Warren Colazzo started warming up for the Super Bowl six months ago. The 69-year-old working partner at Thee Dollhouse had state of the art lights and an upgraded sound system installed. With a new 250-inch video wall, he boasts, strip club guests will be able to count each blade of grass on the field during the game.
He already requires his wait staff at 1010 N. Westshore Boulevard to pore over training manuals as if they were preparing to work at the Ritz-Carlton. He’s picky with hiring dancers, seeking “clean, classy, elegant.” Before anyone steps onstage, they must sit through a 45-minute orientation.
“Every day is the Super Bowl for us,” he said. “We want to be the best.”
But even with four decades in the adult entertainment business and eight Super Bowls under his belt, Colazzo admitted this year comes with new challenges. He plans to beef up security both inside and outside his club. It’s not because he anticipates fights.
“The extra security is just to make a lot of these people from out of town understand how important it is that they wear a mask. You know, follow the guidelines,” he said.
“If they’re not following the rules outside, they’re not coming inside.”
Across Tampa Bay, owners of about 40 strip clubs are making preparations for what was supposed to be the biggest party of the year. They know how to handle Gasparilla crowds and fans during hockey, baseball and football seasons. They’re skilled at luring big-name acts, like the time Colazzo booked Stormy Daniels to “Make Thee Dollhouse Great Again” in 2018. Some have been known to whip up grand diversions whenever the nation’s eyes settle on Tampa, like when Tampa Gold Room and 2001 Odyssey installed private entrances to sneak politicians inside during the 2012 Republican National Convention.
But no one knows exactly what to expect for America’s first pandemic Super Bowl.
“We are scratching our heads,” said Don Kleinhans, president of 2001 Inc and owner of 2001 Odyssey. “You have an impossible task of guessing what size the crowd will be.”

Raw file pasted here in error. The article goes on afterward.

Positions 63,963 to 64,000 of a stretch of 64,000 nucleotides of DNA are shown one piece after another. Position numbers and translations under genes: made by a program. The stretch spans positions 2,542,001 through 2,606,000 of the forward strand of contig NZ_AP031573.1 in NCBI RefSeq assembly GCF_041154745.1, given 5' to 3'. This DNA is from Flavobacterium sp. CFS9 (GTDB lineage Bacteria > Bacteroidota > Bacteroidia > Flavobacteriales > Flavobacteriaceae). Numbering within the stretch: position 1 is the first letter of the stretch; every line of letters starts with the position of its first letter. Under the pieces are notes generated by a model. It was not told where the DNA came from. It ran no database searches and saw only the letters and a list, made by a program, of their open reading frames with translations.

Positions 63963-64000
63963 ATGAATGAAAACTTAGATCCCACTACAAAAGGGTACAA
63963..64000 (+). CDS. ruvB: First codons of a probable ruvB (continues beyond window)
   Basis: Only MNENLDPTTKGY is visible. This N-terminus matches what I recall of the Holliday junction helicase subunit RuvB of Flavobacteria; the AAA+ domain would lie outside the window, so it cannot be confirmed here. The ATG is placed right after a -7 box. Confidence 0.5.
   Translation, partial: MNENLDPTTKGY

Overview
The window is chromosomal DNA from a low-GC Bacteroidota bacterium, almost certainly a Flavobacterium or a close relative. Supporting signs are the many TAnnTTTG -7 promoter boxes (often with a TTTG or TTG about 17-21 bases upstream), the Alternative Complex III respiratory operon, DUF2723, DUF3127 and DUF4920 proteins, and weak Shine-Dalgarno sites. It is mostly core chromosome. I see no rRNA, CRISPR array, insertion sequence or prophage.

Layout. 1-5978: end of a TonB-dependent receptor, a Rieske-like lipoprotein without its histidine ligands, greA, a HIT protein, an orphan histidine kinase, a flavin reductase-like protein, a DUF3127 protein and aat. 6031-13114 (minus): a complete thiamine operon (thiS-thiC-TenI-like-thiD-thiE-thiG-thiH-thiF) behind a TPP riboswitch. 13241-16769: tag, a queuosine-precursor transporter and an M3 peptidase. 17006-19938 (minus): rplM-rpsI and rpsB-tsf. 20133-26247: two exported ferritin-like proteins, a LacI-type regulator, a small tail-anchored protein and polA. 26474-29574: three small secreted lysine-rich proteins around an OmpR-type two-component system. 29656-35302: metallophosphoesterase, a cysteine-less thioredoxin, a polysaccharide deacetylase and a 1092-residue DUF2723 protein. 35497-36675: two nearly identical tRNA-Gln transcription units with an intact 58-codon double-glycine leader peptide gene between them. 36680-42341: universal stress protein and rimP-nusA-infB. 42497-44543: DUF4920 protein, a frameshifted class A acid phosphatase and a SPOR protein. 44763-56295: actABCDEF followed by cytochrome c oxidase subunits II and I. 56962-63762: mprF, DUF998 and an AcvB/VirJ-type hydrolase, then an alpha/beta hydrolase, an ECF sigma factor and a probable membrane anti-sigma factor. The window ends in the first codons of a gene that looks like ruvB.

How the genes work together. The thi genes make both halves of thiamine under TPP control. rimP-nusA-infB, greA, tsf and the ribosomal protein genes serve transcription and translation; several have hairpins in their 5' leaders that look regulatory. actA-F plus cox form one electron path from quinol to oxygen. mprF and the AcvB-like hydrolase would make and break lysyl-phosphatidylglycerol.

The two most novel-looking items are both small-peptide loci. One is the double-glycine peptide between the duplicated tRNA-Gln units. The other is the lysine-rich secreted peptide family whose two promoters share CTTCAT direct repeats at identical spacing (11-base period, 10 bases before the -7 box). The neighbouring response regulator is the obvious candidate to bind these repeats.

Super Bowls of the past meant corporate parties booking out clubs for hundreds, if not thousands, of guests. By this point, dancers from around the country would have joined waiting lists for the opportunity to strip for fans near Raymond James Stadium.
“Three months before, you’d have the bands booked, the DJs booked, your catering arranged,” Kleinhans said.
Kleinhans is in an especially tricky spot. In January he opened Riveters Tampa, a Rosie the Riveter-themed bar and restaurant, next to his 2001 Odyssey strip club on N. Dale Mabry. Daily meetings have revolved around the same questions: How much inventory, stock and staffing do we need? What if no one comes? What if they do and we don’t have enough?
“The last thing you want to do is order a bunch of stuff and have it not happen,” he said. “You’re driving blind.”
LED lights will illuminate the spaceship on top of 2001 Odyssey red to support the Bucs. But Kleinhans has mixed emotions about having the local team play.
“It’s fantastic to see that that’s a historic event with a hometown Super Bowl team,” he said. “But I think it’s going to greatly decrease the economic impact overall to Tampa Bay.”